The further to the left or the right you move, the more your lens on life distorts.

Thursday, November 01, 2012

Local Knowledge

In a editorial that bordered on irrational, The New York Times (ardent supporter of both Barack Obama and Big Government) used Hurricane Sandy and its disastrous aftermath to argue that big government was good and that Mitt Romney was somehow bad because he dared (in a speech months ago) to criticize the FEMA bureaucracy. The NYT suggested that only big government can provide effective assistance in a natural disaster and that local and state government just wouldn't do. They suggested that allowing private enterprise to take over some of the responsibility was "absurd."

Mary Katherine Ham comments:
The logical conclusion of the editorial, read with more charity than they afforded Romney, is that FEMA and federal disaster relief run perfectly well and that no one should propose changes to their structures unless that change is to give them more money. The NYT scoffed at the idea that “profit-making companies can do an even better job” and discounted the contributions of state and local governments entirely. As too many do with government functions, they assume spending more money means FEMA is doing more good. Of course, more money could just mean more poison trailers and more fraud, but we’ll all feel good that the agency is spending more money, I suppose.

Perhaps the New York Times editorial writers should read their own newspaper, as it updated us on the lingering weaknesses of FEMA Monday—a GAO report found inconsistencies in how it trains and hires disaster assistance employees— and offered this nugget about FEMA director Craig Fugate’s plans:
Since [Katrina] it has tried to strengthen its ability to respond to a major disaster, both by rebuilding its own supply management system and personnel, and by fostering stronger ties to outside parties, including the Defense Department and even the owners of big box retail stores, which Mr. Fugate said might be turned to as a backup for emergency supplies.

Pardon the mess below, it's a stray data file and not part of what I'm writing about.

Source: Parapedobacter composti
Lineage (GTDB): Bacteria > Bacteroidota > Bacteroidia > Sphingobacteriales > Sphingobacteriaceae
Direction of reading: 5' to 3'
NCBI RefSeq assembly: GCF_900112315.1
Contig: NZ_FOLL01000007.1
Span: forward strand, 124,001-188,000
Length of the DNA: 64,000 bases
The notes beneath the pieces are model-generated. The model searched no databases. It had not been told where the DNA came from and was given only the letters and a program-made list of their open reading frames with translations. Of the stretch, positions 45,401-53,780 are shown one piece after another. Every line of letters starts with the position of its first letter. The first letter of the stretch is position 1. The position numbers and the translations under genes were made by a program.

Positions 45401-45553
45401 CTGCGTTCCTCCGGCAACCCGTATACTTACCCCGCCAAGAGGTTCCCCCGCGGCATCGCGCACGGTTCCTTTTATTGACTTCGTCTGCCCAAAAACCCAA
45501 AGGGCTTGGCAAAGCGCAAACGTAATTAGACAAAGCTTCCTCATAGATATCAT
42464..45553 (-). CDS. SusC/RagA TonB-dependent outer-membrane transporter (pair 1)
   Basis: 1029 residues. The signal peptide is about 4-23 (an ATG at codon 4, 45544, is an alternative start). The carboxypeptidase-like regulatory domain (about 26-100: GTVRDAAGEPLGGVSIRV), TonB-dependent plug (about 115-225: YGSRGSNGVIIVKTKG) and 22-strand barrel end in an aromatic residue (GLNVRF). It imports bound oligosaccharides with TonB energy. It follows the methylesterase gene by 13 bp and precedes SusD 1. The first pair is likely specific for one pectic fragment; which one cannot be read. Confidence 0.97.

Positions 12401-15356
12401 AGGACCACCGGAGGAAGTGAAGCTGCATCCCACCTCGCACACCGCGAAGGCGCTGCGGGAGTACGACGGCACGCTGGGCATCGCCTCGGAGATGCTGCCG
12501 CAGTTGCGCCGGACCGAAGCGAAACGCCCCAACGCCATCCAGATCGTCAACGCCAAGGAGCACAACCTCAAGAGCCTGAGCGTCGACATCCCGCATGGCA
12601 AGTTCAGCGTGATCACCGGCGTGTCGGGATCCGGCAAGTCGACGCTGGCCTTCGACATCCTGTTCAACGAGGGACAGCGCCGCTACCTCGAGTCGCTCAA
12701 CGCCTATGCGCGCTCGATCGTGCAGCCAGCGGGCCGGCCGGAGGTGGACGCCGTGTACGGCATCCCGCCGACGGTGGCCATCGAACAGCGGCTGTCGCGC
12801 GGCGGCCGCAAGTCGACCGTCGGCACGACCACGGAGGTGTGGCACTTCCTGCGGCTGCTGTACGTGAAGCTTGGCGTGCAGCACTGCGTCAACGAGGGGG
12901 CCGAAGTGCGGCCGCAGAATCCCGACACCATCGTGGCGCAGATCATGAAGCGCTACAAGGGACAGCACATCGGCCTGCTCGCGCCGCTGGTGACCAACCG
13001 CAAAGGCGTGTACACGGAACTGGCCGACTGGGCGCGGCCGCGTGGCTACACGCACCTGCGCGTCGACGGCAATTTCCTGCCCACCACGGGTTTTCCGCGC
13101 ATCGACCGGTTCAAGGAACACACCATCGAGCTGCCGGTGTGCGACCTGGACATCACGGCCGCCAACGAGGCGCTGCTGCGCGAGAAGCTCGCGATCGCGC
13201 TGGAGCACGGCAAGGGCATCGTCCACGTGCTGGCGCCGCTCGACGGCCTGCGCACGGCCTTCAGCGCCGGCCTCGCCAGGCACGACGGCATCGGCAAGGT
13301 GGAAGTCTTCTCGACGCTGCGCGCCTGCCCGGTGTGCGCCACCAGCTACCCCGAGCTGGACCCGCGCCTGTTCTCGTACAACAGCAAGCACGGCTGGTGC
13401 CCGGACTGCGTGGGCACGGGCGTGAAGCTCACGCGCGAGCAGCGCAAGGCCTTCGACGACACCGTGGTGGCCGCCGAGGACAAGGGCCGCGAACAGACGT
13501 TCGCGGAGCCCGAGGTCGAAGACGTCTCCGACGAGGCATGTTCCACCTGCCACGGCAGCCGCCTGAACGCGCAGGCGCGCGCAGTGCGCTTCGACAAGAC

This is the same Fugate, praised for leading FEMA competently through Midwestern tornadoes and hurricanes alike, who coined the term “Waffle House Index”* to describe the metric FEMA now uses to determine where its resources are needed most. Here’s how it works. The Waffle House chain has a huge number of stores located in the Southeast and Midwest in areas that frequently see devastating storms. As such, it has created an enviable corporate culture so attuned to disaster recovery that Fugate knows, “If you get there and the Waffle House is closed? That’s really bad. That’s where you go to work.”
Because Barack Obama supports big government solution for just about everything, it's not the least bit surprising that the NYT and almost all Obama supporters heartily agree. Could it be that they're right? The simple answer is "No, they're not."

In the same issue of the NYT, James Pethokoukis (quoted by Ham) makes the following observation:
A superstorm requires supersmart government. But making wise decisions from a distance is hard. Economists call this the problem of local knowledge. [emphasis mine] The information needed for making rational plans is distributed among many actors, and it is extremely difficult for a far-off, centralized authority to access it. The devil really is in the details. (This is why the price system, which aggregates all that dispersed insight, is more economically efficient than a command-and-control system.)

So emergency and disaster response should be, as much as possible, pushed down to the state and local level. A national effort should be reserved for truly catastrophic events. Indeed this preference for “local first, national second” can be found in the legislation authorizing the Federal Emergency Management Agency.
The closer that decision making is to the problem—whether its disaster relief, education, social services, medical care or just about anything other than national defense and infrastructure—the better decisions and resource allocation will be, and as a consequence, the better the end-result. But don't tell big government types that simple reality. After all, according to the NYT, the folks in Washington, D.C know best—as long as they're Democrats, that is.